I went home this weekend for Father’s Day and found out a teacher of mine from high school had a stroke. He’d been retired for many years, but as a teacher, he was prone to throwing erasers at students from time to time (mostly when they were sleeping). He was a good teacher. He taught me that I was not really bad at math. He taught me to enjoy trigonometry. So he taught me a new level of confidence in my own abilities. And he cared for me as a person in the way the best teachers do.
So I’ve been thinking a lot about membership. I’ve never read anyone who captured the idea as beautifully as Berry. Maybe a sociologist or two, but some of the complexity is surely lost.
I wonder if every place has a membership. I know Madison does, even though I may not fully be a part of it, at least not in the same way I am in the place where I grew up. Part of a membership, it seems to me, is knowing a person as a set of relationships. You are not just Robyn, but Tom and Shirley’s daughter, Julia’s granddaughter, Wes and Wendy’s sister. To be known this way is, of course, both comforting and stifling. Sometimes more one than the other.
Are some of the places we live in today too busy for membership? Too bruised and battered? Can the membership grow to include new people, people whose relationships aren’t well-mapped? I don’t know.
Here’s I guess what I’m thinking. Maybe membership is a sacrament, like marriage and parenthood. Made sacred by some idea of god, if that’s what you want to believe. But more than that, made sacred by the way in which membership can pull us outside of ourselves. Membership is no easy thing in a world where it’s so easy to pick up and leave. Perhaps membership is something we must commit ourselves to.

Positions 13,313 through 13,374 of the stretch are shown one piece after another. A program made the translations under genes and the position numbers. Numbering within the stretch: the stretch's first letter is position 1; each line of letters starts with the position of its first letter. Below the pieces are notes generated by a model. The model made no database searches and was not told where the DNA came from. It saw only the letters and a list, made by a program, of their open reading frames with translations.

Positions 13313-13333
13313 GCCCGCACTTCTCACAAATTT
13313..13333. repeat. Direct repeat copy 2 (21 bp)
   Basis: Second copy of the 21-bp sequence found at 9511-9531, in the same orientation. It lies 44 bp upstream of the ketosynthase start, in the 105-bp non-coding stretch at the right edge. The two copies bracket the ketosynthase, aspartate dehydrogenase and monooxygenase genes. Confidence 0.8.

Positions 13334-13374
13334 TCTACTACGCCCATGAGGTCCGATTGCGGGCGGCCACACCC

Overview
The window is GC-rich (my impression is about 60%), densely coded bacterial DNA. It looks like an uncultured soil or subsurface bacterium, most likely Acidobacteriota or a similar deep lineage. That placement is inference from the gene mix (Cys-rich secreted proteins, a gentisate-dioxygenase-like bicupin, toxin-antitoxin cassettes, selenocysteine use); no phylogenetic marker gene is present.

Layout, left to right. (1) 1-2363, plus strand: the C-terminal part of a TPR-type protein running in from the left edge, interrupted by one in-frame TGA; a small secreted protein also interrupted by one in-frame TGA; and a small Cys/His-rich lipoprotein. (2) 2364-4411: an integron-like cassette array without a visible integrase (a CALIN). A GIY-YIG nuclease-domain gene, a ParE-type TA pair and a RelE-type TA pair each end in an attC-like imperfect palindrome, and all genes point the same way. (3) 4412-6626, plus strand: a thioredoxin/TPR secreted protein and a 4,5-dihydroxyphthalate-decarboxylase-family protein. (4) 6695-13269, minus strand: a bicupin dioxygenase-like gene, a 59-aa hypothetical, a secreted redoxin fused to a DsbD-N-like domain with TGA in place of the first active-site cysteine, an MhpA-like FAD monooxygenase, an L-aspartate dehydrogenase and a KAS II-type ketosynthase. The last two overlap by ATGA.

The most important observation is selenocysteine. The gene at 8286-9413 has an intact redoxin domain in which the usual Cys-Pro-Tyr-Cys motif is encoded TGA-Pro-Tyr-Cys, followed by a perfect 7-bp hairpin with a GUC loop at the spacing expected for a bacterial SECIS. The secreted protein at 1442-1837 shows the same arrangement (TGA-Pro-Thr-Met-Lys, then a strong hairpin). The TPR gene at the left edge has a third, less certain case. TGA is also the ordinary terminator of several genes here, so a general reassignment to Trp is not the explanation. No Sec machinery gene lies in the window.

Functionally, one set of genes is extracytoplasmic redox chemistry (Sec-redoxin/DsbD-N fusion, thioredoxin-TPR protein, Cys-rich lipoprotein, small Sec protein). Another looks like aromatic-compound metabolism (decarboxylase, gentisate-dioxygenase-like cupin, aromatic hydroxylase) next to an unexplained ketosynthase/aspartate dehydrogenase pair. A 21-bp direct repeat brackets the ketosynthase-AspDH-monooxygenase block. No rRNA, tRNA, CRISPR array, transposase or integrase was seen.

I find myself wondering what that would look like. How would that be?
“My vision of the gathered church that had come to me… had been replaced by a vision of the gathered community. What I saw now was the community imperfect and irresolute but held together by the frayed and always fraying, incomplete and yet ever-holding bonds of the various sorts of affection. There had maybe never been anybody who had not been loved by somebody, who had been loved by somebody else, and so on and on… It was a community always disappointed in itself, disappointing its members, always trying to contain its divisions and gentle its meanness, always failing and yet always preserving a sort of will toward goodwill. I knew that, in the midst of all the ignorance and error, this was a membership; it was the membership of Port William and of no other place on earth. My vision gathered the community as it never has been and never will be gathered in this world of time, for the community must always be marred by members who are indifferent to it or against it, who are nonetheless its members and maybe nonetheless essential to it. And yet I saw them all as somehow perfected, beyond time, by one another’s love, compassion, and forgiveness, as it is said we may be perfected by grace.”
― Wendell Berry, Jayber Crow